News and Notables: Richard Cleary ’15 to Clerk for Justice Alito

Cleary is one of two Columbia Law alumni who have secured clerkships for the Supreme Court October term 2019.


Richard Cleary ’15

U.S. Supreme Court Justice Samuel Alito Jr. has chosen Richard Cleary ’15 to serve as a clerk this fall.

“It is the honor of a lifetime to clerk for Justice Alito,” says Cleary, who began his one-year assignment in July. He joins fellow Columbia Law alumna Alyssa Barnard ’15, who is clerking for Justice Ruth Bader Ginsburg ’59, at the court.

This is the third clerkship for Cleary: He previously clerked for Judge Debra A. Livingston of the U.S. Court of Appeals for the 2nd Circuit in 2015 (Livingston is Paul J. Kellner Professor of Law at the Law School) and Judge Richard J. Leon of the U.S. District Court for the District of Columbia in 2017.

“It was a privilege to learn at the elbow of Judges Livingston and Leon, two models of the profession. Those years, along with my time at Columbia, have formed the bedrock of my legal career,” Cleary says. “My co-clerks and I were able to observe strong advocacy at the appellate and trial levels and to gain exposure to a variety of cases.”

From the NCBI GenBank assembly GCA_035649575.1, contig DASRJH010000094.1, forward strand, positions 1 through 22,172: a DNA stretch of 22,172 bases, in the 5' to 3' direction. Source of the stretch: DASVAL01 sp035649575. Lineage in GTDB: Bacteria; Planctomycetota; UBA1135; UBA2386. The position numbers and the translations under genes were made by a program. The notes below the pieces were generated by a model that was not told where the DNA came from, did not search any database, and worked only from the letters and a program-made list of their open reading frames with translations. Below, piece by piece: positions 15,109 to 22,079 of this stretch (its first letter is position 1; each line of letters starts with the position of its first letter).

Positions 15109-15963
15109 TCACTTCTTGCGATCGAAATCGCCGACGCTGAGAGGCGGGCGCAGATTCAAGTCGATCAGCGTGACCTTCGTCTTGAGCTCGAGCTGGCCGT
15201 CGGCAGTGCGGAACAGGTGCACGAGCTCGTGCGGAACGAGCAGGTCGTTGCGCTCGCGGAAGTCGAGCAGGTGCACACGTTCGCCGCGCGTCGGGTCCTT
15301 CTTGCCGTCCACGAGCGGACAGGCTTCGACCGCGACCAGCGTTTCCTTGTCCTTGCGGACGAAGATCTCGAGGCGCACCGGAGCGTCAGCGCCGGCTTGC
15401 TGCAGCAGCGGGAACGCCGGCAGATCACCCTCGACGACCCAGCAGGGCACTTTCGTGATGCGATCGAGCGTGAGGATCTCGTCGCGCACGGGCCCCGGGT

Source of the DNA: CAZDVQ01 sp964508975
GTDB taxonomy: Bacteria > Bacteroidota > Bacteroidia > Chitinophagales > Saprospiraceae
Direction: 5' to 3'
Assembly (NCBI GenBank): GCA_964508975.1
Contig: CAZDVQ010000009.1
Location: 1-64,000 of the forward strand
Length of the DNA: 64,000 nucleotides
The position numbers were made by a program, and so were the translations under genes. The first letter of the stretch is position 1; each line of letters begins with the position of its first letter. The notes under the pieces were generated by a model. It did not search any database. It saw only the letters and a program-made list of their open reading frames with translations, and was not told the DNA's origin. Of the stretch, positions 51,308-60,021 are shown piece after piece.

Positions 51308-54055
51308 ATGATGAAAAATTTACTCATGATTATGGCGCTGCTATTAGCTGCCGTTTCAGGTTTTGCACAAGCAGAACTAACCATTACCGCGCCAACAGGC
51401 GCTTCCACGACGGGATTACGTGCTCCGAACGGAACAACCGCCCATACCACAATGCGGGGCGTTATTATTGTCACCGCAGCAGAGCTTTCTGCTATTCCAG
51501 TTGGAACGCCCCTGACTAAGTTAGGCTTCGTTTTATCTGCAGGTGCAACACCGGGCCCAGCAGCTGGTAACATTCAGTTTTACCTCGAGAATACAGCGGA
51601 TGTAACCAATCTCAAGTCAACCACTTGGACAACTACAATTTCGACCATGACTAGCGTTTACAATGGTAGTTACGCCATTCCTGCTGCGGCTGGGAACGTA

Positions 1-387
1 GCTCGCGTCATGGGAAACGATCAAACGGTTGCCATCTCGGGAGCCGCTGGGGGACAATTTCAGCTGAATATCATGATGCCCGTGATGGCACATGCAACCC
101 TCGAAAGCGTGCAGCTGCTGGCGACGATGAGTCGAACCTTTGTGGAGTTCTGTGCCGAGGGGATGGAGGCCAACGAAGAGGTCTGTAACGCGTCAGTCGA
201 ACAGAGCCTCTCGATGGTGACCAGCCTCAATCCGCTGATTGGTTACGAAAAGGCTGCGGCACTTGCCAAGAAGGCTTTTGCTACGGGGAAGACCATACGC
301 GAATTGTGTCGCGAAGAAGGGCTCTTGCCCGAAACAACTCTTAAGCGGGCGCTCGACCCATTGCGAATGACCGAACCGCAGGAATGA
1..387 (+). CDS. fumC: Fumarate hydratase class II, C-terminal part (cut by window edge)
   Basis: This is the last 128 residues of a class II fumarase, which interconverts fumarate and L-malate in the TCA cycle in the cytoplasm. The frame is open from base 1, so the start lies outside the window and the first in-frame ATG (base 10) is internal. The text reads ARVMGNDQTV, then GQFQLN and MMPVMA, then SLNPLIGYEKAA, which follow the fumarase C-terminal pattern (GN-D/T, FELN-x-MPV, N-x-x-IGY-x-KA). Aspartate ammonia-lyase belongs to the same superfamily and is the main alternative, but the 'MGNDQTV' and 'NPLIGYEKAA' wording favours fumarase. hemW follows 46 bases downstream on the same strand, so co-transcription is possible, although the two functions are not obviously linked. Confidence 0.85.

Cleary is originally from Louisville, Kentucky, and holds a B.A. in politics and French from Washington & Lee University, where he graduated summa cum laude, and an M.Phil. in international relations from the University of Cambridge. At the Law School, Cleary was a James Kent Scholar and a Harlan Fiske Stone Scholar. He also served as symposium editor for the Columbia Law Review.

“I owe my professors a special debt of gratitude for supporting my clerkship application and, even more, for a superb legal education,” Cleary says. “And I’m grateful to my classmates for the many engaging conversations about the law during our years of study in Morningside Heights.”

Cleary is the third Columbia Law alumnus to clerk for Justice Alito. He follows Matthew Schwartz ’03 and Jonathan Berry ’11, who served as clerks for the Supreme Court justice in 2006 and 2015, respectively.

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Published on September 11, 2019